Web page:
12. 12. Categories of Assistive Technology For each of these categories, there are:  Mid Technology Options: These tools typically require some training and maintenance; they may have electronics and a power source.  For educational technologies this would include:  Reading: Digital recorder, books adapted for page turning, picture/symbols with text, scanning pen.  Writing & Spelling: Portable word processor, talking spell checker, recording device.  Organization: Online calendar, use of cell phone or other portable device, digital voice recorder.  Math: Talking calculator, large calculator, software.
  13. 13. Categories of Assistive Technology For each of these categories, there are:  High Technology Options: These items are typically more complex; they require maintenance and training.  For educational technologies this would include:  Reading: Talking word processor, electronic books, multimedia software, scanner with OCR.  Writing & Spelling: Word processor software, adapted keyboard or mouse, word prediction software, voice recognition software.  Organization: Electronic organizer, software to organize ideas, word-prediction software, voice recognition software.  Math: Calculator with special features, software for manipulation, math software.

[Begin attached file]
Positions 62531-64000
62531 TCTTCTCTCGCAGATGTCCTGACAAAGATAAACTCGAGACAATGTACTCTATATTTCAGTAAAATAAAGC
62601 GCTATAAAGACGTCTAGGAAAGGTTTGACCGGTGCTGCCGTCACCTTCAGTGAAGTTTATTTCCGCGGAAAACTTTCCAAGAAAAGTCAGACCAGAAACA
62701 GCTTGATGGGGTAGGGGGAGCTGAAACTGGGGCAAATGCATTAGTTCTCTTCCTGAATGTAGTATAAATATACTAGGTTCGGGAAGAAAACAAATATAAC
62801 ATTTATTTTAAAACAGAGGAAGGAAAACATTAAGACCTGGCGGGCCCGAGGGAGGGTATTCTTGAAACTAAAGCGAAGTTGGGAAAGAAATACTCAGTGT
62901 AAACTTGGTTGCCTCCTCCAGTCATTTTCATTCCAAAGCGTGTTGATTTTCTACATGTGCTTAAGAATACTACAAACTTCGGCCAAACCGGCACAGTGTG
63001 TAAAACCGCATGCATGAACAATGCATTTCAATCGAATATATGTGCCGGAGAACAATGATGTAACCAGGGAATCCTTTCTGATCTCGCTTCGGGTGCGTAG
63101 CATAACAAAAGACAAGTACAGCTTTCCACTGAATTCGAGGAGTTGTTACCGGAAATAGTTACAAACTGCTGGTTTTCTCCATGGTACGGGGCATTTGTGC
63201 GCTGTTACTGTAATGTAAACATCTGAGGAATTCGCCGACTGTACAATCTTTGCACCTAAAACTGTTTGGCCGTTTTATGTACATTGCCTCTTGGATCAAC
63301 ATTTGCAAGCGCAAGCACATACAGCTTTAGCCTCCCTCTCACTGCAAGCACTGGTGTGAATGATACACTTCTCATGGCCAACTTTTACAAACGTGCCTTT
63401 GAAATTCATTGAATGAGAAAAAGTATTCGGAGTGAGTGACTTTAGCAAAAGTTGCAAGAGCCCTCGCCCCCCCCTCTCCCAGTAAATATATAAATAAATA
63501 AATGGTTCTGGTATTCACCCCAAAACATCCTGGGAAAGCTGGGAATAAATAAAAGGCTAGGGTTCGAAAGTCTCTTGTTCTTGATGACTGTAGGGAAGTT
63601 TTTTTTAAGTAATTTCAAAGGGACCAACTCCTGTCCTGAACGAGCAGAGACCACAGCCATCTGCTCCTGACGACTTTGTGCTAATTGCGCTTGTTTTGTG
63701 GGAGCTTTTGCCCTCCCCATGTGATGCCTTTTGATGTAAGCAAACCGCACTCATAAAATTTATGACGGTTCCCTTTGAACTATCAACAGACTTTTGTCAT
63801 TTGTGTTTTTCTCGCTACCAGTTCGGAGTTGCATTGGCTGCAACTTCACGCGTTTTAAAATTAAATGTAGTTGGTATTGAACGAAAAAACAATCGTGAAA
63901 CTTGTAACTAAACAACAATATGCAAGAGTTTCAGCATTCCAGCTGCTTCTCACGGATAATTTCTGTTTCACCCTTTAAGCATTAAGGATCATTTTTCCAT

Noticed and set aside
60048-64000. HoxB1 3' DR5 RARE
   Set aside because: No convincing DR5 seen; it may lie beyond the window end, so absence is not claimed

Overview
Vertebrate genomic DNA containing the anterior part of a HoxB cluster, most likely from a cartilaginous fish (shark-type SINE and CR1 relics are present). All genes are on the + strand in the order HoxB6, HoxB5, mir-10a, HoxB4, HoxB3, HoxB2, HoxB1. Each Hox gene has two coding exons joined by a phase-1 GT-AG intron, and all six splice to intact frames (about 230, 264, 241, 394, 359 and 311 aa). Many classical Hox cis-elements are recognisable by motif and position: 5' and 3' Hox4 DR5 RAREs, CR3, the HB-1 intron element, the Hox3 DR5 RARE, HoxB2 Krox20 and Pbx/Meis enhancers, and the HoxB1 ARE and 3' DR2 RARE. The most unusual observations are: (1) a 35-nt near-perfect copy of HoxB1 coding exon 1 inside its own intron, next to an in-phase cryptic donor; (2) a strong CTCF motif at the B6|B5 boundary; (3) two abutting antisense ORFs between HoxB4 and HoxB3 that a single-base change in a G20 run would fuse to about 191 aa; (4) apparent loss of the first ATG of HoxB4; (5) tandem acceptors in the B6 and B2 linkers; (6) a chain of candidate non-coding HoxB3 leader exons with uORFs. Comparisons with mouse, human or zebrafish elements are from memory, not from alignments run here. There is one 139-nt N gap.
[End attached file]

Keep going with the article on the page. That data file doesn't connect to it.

14. 14. Planning for Assistive Technology  Low Technology  Mid Technology  High Technology
  15. 15. Planning for Assistive Technology  Universal: What technology will be offered to all students?  Targeted: What technology will be offered as part of a strategic toolkit?  Individual: What technology will be provided on a individual basis following team assessment & trial?
  16. 16. Planning for Assistive Technology  Universal Strategies: What training & support do we need to provide to ensure successful use with:  Universal technology?  Targeted toolkit technology?
  17. 17. Targeted ATElementary: Kurzweil Earobics WordQ/SpeakQ Kindle/Kobo Symwriter = Writing With Symbols iPads
  18. 18. Targeted ATHighschool: Kurzweil Dragon Naturally Speaking Kindle/E-Reader/Kobo Intel Reader Live Scribe iPads iPods/Use of Phones
  19. 19. Targeted ATHighschool:  Grade Alike Days – have Kurzweil a Tech Tidbit – Universal Dragon Naturally  Carousel – illustrate each Speaking of the tools/technologies Kindle/E-Reader/Kobo  Webinars – within Intel Reader toolkit and online  Coaches/PSPs need to be Live Scribe fluent with technology iPads iPods/Use of Phones
  20. 20.  How will software be reviewed? Who will review? How often will software be reviewed? Who makes hardware decisions?
  21. 21. Next Steps…..